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Differences Between Evergreen and Deciduous Forests

By David McGuffin
Evergreen trees, many of which are conifers, keep their foliage year-round.
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If you are interested in spending more time outdoors, consider studying the area of field natural history as a way to increase your enjoyment and knowledge about the world around you. One of the basic aspects of field natural history is the difference between forest environments and ecosystems, such as those typified by an evergreen or deciduous forest.


In terms of climate, deciduous forests are found mainly in moderate and tropical areas, while evergreen forests, also known as coniferous forests, are found in colder climates, both in terms of latitude and elevation. Evergreen forests are more adapted to harsher conditions in the form of lower amounts of sunlight, stronger winds and colder temperatures. Deciduous forests are found mainly in areas that experience seasonal changes through the year, which explains the loss of leaves in the fall and new growth and buds in the spring. In many areas where a moderate climate prevails, mixed-deciduous forests contain a combination of evergreens and deciduous trees.

Plant Adaptations

In each of the two forest types, trees and plants adapt to meet the conditions of the area's climate. Coniferous evergreen trees typically have rounded needles for leaves and branch patterns that are able to support the weight of snow during winter. Many evergreen trees also produce a biochemical antifreeze-type substance that helps to maintain basic life supporting functions during sub-freezing temperatures. Deciduous trees have broader leaves and more chlorophyll than evergreen trees in order to catch as much sunlight as possible during the warm season before they lose their leaves during winter. Deciduous trees are also able to seal off old buds with a protective covering during the winter to combat freezing temperatures.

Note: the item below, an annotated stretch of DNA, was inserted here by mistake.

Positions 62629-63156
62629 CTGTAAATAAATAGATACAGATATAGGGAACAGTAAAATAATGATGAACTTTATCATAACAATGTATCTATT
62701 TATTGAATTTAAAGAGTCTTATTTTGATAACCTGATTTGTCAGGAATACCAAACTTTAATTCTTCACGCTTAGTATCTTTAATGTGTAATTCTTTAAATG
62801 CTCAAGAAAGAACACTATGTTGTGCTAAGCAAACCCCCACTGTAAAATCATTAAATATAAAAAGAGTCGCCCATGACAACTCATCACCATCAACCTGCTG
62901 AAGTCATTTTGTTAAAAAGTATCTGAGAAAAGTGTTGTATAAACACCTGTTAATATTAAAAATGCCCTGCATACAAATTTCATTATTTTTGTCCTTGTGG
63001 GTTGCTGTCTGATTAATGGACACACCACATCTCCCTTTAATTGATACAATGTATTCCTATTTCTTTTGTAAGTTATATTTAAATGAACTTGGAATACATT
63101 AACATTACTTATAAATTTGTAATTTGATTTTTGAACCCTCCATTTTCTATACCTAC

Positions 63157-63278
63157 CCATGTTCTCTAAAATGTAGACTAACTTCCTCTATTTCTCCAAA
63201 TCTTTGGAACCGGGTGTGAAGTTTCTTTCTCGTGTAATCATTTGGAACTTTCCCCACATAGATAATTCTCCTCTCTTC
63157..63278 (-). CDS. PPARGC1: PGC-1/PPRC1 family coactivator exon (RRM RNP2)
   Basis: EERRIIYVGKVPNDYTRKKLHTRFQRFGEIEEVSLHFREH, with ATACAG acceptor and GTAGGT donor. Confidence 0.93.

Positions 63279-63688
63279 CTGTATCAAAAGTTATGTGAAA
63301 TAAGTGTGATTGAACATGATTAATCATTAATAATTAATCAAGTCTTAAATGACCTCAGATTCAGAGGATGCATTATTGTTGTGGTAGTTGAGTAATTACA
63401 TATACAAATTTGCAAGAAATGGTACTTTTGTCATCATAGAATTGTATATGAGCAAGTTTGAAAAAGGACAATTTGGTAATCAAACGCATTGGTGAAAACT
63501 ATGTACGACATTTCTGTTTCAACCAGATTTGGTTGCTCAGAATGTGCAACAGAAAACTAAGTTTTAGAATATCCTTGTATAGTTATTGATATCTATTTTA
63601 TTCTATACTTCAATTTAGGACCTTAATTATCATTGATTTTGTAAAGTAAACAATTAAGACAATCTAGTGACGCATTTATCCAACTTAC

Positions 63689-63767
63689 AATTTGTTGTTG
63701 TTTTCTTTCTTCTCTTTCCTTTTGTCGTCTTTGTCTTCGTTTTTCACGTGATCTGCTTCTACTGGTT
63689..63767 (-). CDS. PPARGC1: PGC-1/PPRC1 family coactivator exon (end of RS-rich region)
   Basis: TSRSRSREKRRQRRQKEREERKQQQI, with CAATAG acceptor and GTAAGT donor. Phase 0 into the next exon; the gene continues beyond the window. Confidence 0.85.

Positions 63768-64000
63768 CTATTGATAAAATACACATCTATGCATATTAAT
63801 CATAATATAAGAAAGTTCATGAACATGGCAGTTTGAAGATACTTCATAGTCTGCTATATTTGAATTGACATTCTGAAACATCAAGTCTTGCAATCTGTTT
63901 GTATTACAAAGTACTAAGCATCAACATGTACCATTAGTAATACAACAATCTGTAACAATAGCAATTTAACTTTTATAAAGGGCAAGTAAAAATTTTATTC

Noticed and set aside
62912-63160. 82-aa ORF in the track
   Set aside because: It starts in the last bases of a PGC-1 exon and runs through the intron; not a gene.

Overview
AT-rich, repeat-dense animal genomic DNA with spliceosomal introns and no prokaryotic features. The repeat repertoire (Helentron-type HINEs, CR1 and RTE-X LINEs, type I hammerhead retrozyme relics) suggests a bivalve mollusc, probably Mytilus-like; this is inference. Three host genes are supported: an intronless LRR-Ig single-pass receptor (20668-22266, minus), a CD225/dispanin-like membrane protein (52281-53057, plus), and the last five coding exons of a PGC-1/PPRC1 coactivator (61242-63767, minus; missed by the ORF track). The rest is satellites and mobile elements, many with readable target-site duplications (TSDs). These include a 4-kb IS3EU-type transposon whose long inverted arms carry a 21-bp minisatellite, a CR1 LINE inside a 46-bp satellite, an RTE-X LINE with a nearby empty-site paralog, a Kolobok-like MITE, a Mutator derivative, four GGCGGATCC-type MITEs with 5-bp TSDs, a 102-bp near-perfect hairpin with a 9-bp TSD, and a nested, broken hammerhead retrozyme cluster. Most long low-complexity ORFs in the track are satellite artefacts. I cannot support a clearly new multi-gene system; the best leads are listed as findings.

The soil in a deciduous forest is notably richer and has a thicker organic layer than an evergreen forest. Fallen leaves in a deciduous forest are broken down, returning more nutrients to the soil; these nutrients are used by other plants in the understory. Typically, because of the deciduous forest's rich soil, there are several layers of plants between the main canopy and the forest floor. However, in an evergreen forest, old needles from evergreen trees make up a thin covering of the forest soil. The needles from an evergreen tree are typically acidic, making for a nutrient-poor soil. As a result, fewer understory plants are able to grow in an evergreen forest.


One of the biggest differences between an evergreen and a deciduous forest is the amount of biodiversity found in a deciduous environment. Several different types of mammals live in deciduous forests; these are nut and acorn feeders, herbivores or omnivores. Some deciduous forest regions, such as the Great Smoky Mountains in North Carolina and Tennessee, have some of the richest biodiversity of plants, salamanders and slime molds in the world. On the other hand, fewer animals and fewer types of plants are able to survive the climatic extremes of the northern evergreen forests. These animals have made special adaptations to the cold. They include elk, caribou, reindeer, rabbits, squirrels and predators such as the lynx, wolverine, bobcat and wolf.


About the Author


David McGuffin is a writer from Asheville, N.C. and began writing professionally in 2009. He has Bachelor of Arts degrees from the University of North Carolina, Asheville and Montreat College in history and music, and a Bachelor of Science in outdoor education. McGuffin is recognized as an Undergraduate Research Scholar for publishing original research on postmodern music theory and analysis.